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Realising my lecturers knew nothing

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The beginning of my interest in biochemistry
Sydney Brenner Scientist
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In my, in my second year I went up to the medical school where I did Anatomy and Physiology, and that was the beginnings really of, of a new kind of interest, because physiology, I just found totally remarkable. Actually, what I found interesting there was, what is now called biochemistry and- And was there biochemistry as such? It was taught as part of physiology. We did a little bit of biochemistry as it was called, which were largely sort of tests for- of urine for glucose. There was a kind of standard thing which every medical student went to. I have to say that the teaching in medicine in South Africa was based on the Scots system, and they aimed to produce someone who could leave the medical school and do everything in medicine and so we had a lot of courses there which I'll come to in a moment. But there were two people, there were a number of people, when I came to do second year medicine, that I found very, very stimulating. One was Joe Gilman, and since he's played quite a big role in mine and other people's lives, he needs something of his own, but I'll come back to that if you- we can leave that. So- but the one thing that I think you will- that I learnt during this which I found, is that this is the first time I came to realise my teachers knew nothing. And this had come because I discovered a book which is up there on the shelf- no, no- and which is called "Perspectives in Biochemistry".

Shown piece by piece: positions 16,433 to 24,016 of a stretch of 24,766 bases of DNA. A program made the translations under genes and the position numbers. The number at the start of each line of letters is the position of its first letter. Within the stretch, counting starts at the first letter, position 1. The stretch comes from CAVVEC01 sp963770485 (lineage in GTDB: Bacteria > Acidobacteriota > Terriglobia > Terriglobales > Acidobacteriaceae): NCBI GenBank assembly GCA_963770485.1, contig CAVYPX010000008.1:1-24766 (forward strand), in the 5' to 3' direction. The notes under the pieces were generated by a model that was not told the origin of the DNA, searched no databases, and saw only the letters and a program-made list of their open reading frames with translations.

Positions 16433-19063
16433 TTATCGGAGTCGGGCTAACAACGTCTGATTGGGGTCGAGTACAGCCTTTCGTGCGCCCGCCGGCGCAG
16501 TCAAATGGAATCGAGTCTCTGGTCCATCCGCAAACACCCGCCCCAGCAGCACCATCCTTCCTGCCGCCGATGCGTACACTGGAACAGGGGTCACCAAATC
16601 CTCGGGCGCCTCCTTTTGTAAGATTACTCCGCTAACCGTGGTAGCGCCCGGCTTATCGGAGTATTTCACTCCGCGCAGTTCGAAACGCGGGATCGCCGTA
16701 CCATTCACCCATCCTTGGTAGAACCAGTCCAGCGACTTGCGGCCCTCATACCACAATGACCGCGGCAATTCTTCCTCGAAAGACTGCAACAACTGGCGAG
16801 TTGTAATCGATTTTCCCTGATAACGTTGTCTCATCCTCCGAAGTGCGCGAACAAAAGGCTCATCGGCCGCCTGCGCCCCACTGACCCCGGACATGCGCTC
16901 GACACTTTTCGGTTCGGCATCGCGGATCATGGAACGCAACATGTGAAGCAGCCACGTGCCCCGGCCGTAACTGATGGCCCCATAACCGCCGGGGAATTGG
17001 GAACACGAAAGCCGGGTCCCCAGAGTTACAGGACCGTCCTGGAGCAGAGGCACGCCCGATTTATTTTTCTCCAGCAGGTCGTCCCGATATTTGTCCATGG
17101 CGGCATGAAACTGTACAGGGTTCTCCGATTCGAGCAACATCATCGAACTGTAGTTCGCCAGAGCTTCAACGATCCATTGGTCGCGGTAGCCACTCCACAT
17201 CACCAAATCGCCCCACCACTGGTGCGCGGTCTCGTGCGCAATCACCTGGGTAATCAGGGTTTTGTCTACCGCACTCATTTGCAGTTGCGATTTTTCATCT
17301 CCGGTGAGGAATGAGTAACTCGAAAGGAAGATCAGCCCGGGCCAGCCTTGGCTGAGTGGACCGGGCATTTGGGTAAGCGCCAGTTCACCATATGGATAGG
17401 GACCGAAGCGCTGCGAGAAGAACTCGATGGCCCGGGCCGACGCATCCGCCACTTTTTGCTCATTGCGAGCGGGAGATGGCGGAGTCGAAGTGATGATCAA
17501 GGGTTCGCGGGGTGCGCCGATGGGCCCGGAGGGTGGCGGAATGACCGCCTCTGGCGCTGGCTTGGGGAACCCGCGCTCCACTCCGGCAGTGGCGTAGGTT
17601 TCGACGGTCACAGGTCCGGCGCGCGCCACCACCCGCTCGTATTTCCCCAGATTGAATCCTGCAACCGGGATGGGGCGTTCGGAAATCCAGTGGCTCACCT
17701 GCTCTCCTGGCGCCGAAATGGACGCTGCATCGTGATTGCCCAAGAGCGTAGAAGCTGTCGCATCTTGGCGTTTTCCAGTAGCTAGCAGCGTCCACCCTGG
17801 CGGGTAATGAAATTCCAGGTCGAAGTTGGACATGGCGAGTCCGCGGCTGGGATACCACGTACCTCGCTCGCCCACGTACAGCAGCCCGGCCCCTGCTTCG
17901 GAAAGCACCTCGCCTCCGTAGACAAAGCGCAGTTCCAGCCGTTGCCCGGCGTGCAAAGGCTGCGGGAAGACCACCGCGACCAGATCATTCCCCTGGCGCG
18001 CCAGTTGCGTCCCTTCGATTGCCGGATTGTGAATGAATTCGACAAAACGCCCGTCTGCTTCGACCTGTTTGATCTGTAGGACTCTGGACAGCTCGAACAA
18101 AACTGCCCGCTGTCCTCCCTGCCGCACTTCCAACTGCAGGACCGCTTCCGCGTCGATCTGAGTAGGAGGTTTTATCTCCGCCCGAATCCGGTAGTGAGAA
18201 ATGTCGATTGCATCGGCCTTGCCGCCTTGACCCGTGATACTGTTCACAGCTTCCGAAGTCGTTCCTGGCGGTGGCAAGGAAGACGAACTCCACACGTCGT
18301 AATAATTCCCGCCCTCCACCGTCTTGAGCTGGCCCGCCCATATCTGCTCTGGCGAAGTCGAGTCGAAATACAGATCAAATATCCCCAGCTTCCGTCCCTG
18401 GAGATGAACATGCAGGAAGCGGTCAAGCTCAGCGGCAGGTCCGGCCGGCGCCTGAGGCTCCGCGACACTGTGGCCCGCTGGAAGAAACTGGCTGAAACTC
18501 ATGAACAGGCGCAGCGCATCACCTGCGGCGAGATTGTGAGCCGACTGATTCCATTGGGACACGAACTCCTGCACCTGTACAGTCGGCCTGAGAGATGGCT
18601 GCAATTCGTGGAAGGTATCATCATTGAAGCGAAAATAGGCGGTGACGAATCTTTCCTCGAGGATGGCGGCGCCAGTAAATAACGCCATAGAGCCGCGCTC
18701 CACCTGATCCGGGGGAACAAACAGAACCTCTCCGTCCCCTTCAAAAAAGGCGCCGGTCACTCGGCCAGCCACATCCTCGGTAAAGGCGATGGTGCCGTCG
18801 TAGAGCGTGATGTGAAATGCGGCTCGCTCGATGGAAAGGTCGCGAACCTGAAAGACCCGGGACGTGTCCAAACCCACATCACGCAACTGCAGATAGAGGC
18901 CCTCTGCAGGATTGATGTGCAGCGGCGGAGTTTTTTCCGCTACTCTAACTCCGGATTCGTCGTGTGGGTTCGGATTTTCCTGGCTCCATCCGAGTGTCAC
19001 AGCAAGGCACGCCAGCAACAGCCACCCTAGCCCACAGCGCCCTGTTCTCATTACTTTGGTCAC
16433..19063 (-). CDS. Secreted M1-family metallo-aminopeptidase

South African Sydney Brenner was awarded the Nobel Prize in Physiology or Medicine in 2002. His joint discovery of messenger RNA, and, in more recent years, his development of gene cloning, sequencing and manipulation techniques along with his work for the Human Genome Project have led to his standing as a pioneer in the field of genetics and molecular biology.

Listeners: Lewis Wolpert

Lewis Wolpert is Professor of Biology as Applied to Medicine in the Department of Anatomy and Developmental Biology of University College, London. His research interests are in the mechanisms involved in the development of the embryo. He was originally trained as a civil engineer in South Africa but changed to research in cell biology at King's College, London in 1955. He was made a Fellow of the Royal Society in 1980 and awarded the CBE in 1990. He was made a Fellow of the Royal Society of Literature in 1999. He has presented science on both radio and TV and for five years was Chairman of the Committee for the Public Understanding of Science.

 

 


Listen to Lewis Wolpert at Web of Stories

 

 

Tags: South Africa, Perspectives in Biochemistry, Joseph Gillman

Duration: 2 minutes, 22 seconds

Date story recorded: April-May 1994

Date story went live: 24 January 2008